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Work In Progress Wednesday

Apologies for the sudden outage over the last week, I'd taken my laptop with me on holiday intending to get all my posts done... when it died!  I'm not sure if it was the Adobe CC update or the Windows update just before I left, but the poor thing was 8 years old, and obviously couldn't take it any more.  Anyway, Jack and I had a lovely time in North Wales and Dublin, and one of us walked over 50 miles while the other put his feet up.  Just before I went, I finished sewing up presents for my hosts, but since then it's been all about the photos.  I have over 1,000 photos though, so it may take some time to work through them all ;o)  I won't inflict them on you though!

Finishes This Week:

For my photography tutor hosts, 2 camera that they've been using, the Fuji X100 and the Nikon D700.  Can I tell you that as a Canon girl that last one pained me, and not just because of the million and one pieces ;o)

In Progress This Week:


To Be Worked On This Week:

I need to start plotting on my Schnitzel and Boo mini quilt swap - I have a few ideas to play about with
I have a bunch of blocks to draw up in Illustrator for the next round of Brit Bee madness.  I'm not sure if we get to share this one or if it will be another 2 year silence ;o)
I need to do my starter block for this Brit Bee round too, any ideas for 15" blocks?
I might extend my MSW.  Then again...

Hope you all have a great week!  Linking up with Lee and the gang:

Camera Challenge 8 - Using Natural Light Indoors

Last month we looked at how natural light behaved outdoors, so this month we're going to move it on inside.  Now one of the challenges that people have with taking photos indoors is getting the right lighting, so this month your challenge is to explore what's possible with the places you have available to you.

Pick a few objects of varying sizes to photograph and move them around to what you consider to be naturally well lit areas of your house.  By that, I mean areas where you consider there to be good amounts of light without having to turn on electric lighting of any kind.  This is likely to be near windows or doors, but check out the difference in available light on different sides of your property at different times of day.  What you learned in the last challenge should also influence how you approach this month - think about the time of day and how that will affect the colour of the light.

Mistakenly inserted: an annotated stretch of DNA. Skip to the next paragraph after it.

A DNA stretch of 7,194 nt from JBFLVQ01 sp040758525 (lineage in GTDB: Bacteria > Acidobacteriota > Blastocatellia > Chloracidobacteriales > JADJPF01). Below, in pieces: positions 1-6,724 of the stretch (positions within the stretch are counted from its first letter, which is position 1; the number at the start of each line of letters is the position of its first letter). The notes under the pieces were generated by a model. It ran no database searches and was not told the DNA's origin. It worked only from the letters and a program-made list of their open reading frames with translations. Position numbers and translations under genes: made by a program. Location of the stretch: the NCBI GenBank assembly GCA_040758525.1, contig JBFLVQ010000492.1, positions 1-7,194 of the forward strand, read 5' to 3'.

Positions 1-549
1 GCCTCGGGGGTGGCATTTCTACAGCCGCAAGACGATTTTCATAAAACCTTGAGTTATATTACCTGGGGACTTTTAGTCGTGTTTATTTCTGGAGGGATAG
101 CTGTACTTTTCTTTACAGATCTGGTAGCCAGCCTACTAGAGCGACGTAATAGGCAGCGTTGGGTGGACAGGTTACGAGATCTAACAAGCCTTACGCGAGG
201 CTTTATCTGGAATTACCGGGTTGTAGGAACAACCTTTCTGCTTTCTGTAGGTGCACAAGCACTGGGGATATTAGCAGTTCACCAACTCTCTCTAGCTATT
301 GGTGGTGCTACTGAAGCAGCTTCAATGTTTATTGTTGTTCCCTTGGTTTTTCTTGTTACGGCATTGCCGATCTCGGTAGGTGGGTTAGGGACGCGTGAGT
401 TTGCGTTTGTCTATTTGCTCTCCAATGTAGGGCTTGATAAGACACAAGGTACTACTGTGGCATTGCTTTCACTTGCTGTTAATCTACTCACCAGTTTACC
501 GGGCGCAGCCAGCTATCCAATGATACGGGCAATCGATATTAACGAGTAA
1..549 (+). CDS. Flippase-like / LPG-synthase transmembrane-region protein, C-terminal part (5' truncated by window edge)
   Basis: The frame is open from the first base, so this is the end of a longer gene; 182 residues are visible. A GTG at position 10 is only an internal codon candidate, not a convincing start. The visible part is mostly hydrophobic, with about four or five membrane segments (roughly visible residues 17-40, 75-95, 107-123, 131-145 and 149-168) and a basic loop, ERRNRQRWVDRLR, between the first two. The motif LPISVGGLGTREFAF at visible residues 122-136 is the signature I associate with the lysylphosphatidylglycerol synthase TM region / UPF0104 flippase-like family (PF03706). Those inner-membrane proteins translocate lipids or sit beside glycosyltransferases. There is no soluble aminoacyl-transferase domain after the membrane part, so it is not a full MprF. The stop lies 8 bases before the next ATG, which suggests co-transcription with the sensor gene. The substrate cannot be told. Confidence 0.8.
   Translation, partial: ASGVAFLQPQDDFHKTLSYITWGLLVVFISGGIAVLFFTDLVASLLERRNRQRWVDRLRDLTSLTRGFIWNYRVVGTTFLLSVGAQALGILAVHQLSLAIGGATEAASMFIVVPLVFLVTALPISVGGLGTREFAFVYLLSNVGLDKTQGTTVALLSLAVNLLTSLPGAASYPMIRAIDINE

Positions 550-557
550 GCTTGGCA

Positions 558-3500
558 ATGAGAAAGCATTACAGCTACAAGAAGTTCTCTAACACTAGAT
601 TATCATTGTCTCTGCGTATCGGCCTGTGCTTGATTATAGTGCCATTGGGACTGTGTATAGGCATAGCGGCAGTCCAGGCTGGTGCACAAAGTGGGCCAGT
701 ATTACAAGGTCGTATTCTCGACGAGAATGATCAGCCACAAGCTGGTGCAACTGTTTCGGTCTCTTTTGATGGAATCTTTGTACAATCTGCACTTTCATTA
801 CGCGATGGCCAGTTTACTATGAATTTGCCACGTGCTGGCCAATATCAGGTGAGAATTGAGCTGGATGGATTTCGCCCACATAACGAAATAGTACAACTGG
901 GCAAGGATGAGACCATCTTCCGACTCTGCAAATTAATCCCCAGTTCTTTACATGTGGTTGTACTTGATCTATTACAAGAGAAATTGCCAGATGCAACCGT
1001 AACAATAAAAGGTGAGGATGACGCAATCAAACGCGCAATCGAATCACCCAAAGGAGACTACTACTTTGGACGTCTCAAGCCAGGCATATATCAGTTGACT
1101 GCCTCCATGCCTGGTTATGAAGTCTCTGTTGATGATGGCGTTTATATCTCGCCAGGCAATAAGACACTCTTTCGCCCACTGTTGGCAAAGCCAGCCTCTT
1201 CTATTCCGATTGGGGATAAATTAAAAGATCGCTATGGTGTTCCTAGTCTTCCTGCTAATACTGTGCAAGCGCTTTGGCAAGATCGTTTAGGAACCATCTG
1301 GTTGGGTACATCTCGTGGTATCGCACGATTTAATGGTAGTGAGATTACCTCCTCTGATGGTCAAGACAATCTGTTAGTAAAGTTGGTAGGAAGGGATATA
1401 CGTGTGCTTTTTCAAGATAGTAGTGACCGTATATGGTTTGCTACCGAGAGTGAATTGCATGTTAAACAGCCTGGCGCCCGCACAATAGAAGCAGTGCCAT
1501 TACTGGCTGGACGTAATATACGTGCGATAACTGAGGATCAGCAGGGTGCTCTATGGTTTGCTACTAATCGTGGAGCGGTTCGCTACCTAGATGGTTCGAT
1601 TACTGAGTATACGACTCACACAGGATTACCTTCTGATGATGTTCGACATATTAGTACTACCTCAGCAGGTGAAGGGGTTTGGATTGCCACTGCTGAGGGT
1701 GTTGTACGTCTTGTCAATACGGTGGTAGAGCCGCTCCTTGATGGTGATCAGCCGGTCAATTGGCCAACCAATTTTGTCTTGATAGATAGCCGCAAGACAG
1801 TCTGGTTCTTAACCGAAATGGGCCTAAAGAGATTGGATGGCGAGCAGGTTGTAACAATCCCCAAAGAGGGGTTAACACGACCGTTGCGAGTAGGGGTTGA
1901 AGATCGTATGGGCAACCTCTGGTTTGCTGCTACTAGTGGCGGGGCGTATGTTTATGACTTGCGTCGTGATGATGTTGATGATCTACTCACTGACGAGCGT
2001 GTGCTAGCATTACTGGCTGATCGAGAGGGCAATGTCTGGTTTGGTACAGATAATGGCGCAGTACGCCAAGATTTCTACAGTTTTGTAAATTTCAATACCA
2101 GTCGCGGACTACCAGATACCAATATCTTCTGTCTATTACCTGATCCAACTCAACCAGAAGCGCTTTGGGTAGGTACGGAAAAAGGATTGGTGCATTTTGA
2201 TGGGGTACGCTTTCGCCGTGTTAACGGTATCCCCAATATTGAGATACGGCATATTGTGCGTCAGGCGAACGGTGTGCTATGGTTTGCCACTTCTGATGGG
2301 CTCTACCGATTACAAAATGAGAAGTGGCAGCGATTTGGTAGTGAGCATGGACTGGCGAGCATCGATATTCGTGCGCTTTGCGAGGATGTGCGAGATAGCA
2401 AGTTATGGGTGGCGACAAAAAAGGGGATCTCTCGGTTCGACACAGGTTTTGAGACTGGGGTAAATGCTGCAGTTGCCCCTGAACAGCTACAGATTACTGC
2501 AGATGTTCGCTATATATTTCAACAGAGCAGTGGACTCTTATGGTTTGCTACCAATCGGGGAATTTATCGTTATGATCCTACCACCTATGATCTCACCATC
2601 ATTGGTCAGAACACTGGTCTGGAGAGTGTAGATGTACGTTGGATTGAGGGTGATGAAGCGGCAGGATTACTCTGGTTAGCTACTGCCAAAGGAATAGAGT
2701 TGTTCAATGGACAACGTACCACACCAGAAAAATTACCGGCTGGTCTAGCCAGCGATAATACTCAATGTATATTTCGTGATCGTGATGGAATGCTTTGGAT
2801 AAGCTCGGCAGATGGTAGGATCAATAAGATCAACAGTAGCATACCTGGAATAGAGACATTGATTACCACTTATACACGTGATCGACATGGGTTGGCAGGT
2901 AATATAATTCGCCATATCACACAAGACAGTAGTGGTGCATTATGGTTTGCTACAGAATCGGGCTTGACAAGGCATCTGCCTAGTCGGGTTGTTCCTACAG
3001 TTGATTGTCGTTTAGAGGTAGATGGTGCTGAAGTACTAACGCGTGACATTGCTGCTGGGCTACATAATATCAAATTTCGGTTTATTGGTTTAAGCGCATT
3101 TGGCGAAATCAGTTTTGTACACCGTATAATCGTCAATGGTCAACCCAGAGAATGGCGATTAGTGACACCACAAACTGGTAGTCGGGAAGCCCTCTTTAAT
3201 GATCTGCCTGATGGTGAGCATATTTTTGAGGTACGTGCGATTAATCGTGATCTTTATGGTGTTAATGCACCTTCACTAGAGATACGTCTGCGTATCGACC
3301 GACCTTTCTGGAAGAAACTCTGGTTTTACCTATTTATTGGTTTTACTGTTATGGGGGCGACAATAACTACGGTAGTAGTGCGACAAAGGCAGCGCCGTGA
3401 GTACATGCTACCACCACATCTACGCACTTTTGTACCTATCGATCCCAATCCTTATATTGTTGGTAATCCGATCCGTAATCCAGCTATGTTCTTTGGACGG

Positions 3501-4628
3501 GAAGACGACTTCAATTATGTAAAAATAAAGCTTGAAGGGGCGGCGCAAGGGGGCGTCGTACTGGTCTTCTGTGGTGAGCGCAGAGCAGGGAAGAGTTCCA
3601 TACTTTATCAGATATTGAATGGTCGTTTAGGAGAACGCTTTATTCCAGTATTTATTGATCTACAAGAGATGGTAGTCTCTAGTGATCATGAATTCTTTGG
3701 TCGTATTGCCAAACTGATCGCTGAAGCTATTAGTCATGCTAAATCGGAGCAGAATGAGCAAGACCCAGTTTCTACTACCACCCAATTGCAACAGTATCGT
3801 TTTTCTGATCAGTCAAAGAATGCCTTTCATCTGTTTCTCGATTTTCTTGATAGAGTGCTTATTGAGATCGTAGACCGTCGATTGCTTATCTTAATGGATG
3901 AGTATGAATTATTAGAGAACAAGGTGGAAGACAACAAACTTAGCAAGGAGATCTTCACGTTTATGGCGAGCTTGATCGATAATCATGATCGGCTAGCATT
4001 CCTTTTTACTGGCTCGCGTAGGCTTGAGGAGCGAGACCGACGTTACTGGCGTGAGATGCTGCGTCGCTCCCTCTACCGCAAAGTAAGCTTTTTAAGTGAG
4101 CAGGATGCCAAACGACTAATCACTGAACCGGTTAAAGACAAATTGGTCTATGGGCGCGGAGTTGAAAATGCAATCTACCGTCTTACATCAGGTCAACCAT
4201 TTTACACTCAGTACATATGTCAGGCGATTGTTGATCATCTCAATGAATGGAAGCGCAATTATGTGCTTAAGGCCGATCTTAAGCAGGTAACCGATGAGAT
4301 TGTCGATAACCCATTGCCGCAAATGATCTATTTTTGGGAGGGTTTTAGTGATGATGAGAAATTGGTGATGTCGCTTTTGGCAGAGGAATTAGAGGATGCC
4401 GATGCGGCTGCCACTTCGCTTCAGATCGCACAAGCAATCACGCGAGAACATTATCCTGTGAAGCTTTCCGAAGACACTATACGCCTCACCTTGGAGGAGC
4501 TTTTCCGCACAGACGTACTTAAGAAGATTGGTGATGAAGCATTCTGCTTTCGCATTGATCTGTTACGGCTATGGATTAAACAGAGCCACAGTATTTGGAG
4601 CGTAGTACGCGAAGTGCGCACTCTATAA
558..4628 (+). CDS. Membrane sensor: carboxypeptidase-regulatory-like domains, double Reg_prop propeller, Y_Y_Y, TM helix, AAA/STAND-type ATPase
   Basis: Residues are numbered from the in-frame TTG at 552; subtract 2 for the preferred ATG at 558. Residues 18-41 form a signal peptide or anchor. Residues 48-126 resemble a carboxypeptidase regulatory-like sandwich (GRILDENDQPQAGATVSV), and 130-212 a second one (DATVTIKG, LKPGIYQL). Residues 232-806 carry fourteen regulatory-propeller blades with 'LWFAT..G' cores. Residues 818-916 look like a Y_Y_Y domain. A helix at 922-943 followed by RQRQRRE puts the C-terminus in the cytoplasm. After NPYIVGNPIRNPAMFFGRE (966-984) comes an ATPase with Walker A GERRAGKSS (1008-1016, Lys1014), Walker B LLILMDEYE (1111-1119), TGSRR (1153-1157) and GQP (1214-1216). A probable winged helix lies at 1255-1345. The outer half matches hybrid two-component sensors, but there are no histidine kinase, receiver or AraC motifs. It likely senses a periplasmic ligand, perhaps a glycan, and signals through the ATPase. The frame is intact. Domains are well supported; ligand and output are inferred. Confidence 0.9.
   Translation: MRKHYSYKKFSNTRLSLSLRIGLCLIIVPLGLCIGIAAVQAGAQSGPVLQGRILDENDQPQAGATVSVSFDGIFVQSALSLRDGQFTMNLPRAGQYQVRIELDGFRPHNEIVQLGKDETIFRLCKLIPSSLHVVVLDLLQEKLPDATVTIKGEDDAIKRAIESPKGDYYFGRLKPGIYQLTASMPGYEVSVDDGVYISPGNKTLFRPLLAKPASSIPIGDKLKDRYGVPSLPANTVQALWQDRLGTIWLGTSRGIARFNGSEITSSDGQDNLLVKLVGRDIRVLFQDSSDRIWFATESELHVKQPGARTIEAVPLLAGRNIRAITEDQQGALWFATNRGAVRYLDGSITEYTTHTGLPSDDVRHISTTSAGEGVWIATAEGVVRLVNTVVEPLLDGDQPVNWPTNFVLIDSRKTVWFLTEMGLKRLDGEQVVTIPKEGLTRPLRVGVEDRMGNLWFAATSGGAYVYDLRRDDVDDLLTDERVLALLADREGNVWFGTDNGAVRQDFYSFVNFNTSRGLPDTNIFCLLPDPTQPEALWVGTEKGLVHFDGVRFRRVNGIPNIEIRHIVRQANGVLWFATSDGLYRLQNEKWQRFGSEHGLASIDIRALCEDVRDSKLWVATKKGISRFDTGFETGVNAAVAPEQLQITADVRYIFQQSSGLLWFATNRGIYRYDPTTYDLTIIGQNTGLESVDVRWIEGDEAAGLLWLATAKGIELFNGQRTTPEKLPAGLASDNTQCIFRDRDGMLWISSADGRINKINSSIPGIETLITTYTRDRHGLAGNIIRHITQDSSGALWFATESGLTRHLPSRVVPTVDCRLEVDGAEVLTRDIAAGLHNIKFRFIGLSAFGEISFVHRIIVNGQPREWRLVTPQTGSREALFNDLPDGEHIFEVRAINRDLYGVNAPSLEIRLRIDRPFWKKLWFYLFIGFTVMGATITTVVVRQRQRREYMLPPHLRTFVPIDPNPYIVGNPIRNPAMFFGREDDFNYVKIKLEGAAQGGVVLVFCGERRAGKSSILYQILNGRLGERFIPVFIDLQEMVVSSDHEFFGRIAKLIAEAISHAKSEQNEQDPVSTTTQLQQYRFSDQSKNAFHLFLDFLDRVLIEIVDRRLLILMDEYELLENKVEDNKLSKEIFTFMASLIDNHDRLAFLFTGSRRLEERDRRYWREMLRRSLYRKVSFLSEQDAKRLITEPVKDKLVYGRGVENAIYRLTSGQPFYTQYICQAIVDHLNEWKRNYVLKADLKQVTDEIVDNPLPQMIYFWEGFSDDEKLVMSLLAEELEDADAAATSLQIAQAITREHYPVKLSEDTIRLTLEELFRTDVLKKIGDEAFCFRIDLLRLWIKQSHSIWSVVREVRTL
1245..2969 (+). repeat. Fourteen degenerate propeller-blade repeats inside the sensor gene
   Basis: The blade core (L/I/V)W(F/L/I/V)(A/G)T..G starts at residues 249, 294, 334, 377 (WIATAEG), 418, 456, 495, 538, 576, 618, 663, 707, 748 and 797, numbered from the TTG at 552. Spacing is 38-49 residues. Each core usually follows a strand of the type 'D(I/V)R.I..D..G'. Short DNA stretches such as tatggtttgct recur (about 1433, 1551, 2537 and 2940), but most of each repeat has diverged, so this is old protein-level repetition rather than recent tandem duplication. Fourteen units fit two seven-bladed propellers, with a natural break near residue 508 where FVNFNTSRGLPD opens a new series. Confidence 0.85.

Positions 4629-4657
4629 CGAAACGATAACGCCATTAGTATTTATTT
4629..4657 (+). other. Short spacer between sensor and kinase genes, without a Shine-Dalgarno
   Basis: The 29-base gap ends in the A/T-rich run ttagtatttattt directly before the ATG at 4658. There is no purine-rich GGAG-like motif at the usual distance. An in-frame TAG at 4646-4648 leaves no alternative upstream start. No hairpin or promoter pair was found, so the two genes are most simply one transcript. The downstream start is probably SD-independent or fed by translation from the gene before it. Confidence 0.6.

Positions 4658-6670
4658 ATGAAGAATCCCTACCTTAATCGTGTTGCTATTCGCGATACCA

For the second part of the challenge, try moving your objects away from the light source and see how far away you have to go before you lose the natural light.

I'm looking forward to seeing what you come up with!

Work In Progress Wednesday

I've got one lonely, pathetic photo for you this week.  Not that I've only done one lonely, pathetic thing, but a lot of things have been deep dark secrets.  Well to be fair, one will cease to be a secret in a couple of weeks, but the other will be, like, months until publication *sigh*  The secret that's coming out in a couple of weeks is really exciting though, so I hope you'll forgive me please ;o)

Finishes This Week:

One super secret 'Think Pink' inspired Quilt Now submission.

In Progress This Week:

My MSW extension panel has grown by one whopping row of houses, which aren't even joined yet:

To Be Worked On This Week:

I'm away visiting some friends next week, so I have a couple of wee gifts to make
I'm hoping to get back to the pattern I was wrestling with last week, but I need to fight a few more pattern pieces after I decided it was too big

Hope you all have a great week!

Bag Making Basics - Understanding Fusible Interfacing

As witnessed in my IG feed recently, one of the biggest challenges that people seem to encounter in bag making is understanding how to use fusible interfacing.  Patterns will gaily tell you to 'apply interfacing as per manufacturer's instructions', but a lot of the time the instructions aren't that obvious to the end user.  Now there's a reason *why* pattern writers do this, because not all interfacing is created equal, manufacturer's have different ideas, and really, we don't want to be responsible if it all goes horribly wrong for you by us giving out the wrong instructions.  So basically, I'm going out on a limb here for you, I hope you appreciate it ;o)

Fusible interfacing is pretty much the same as sew-in interfacing, but with a layer of adhesive on one side.  There are quite the range of options out there too:

  • Gossamer thin options for use with certain types of fabric in garment making
  • Thin papery like versions, also for garment sewing
  • Heavyweight card like kinds for pelmets and certain types of bag making 
  • Woven cotton varieties, used in bag making 
  • Thick, foamy types, also used in bag making.

Regardless of which option we're looking at, there's a few basic principles that can be used in their application, the manufacturer's variations being the heat and time you leave the iron in place for.

If you're lucky, the instructions are printed on the edge of the interfacing, if not, there should be some paper around the roll, an insert in the packet, or instructions on the end of the roll (but that being the case you'll have to note it down in the shop)

Translating the below, pop the iron on the 2 dot setting (medium), grab a damp cloth, and stick it on top of the interfacing before applying the iron 15 seconds at a time.  Do not underestimate the mind numbing amount of time it takes to apply interfacing to a whole bag's worth of pieces, pop on a good film and get comfy!

And here's how it goes on (with apologies for my revolting ironing board):

First, layer up the fabric, wrong sides up, and the interfacing, fusible side down:

Grab your damp cloth and place it on top.  I use a men's hankie for this (that is exclusively used for this purpose), and keep a jug of water on the table nearby to refresh the dampness as I go:

Place your iron on top for the allotted time period, and leave it there.  No running the thing around all over the top, counting to 15, or whatever, and hoping that that will do the trick, leave the bloody thing along!

After the time is up, pick up the iron and place it in the next unfused bit, and so on.  I flip the direction each time, since the iron is triangular, and it kind of tessellates: